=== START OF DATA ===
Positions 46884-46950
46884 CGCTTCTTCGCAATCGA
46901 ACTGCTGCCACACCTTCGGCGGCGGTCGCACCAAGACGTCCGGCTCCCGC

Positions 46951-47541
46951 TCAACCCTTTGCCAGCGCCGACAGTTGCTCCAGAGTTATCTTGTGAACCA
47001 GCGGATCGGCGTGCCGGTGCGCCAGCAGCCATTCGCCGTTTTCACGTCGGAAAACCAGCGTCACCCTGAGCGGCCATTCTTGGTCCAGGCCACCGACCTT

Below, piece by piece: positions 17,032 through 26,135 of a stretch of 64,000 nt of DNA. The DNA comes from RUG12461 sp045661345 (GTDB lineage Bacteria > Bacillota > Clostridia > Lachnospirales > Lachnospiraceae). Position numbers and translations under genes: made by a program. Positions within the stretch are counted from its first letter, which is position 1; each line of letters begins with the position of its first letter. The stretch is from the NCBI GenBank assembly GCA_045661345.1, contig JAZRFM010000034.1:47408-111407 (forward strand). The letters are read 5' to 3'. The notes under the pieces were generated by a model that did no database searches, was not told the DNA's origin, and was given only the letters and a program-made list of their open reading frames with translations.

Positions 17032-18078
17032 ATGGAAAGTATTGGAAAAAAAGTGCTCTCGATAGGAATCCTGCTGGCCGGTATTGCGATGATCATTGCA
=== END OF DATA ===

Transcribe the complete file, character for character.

Positions 46884-46950
46884 CGCTTCTTCGCAATCGA
46901 ACTGCTGCCACACCTTCGGCGGCGGTCGCACCAAGACGTCCGGCTCCCGC

Positions 46951-47541
46951 TCAACCCTTTGCCAGCGCCGACAGTTGCTCCAGAGTTATCTTGTGAACCA
47001 GCGGATCGGCGTGCCGGTGCGCCAGCAGCCATTCGCCGTTTTCACGTCGGAAAACCAGCGTCACCCTGAGCGGCCATTCTTGGTCCAGGCCACCGACCTT

Below, piece by piece: positions 17,032 through 26,135 of a stretch of 64,000 nt of DNA. The DNA comes from RUG12461 sp045661345 (GTDB lineage Bacteria > Bacillota > Clostridia > Lachnospirales > Lachnospiraceae). Position numbers and translations under genes: made by a program. Positions within the stretch are counted from its first letter, which is position 1; each line of letters begins with the position of its first letter. The stretch is from the NCBI GenBank assembly GCA_045661345.1, contig JAZRFM010000034.1:47408-111407 (forward strand). The letters are read 5' to 3'. The notes under the pieces were generated by a model that did no database searches, was not told the DNA's origin, and was given only the letters and a program-made list of their open reading frames with translations.

Positions 17032-18078
17032 ATGGAAAGTATTGGAAAAAAAGTGCTCTCGATAGGAATCCTGCTGGCCGGTATTGCGATGATCATTGCA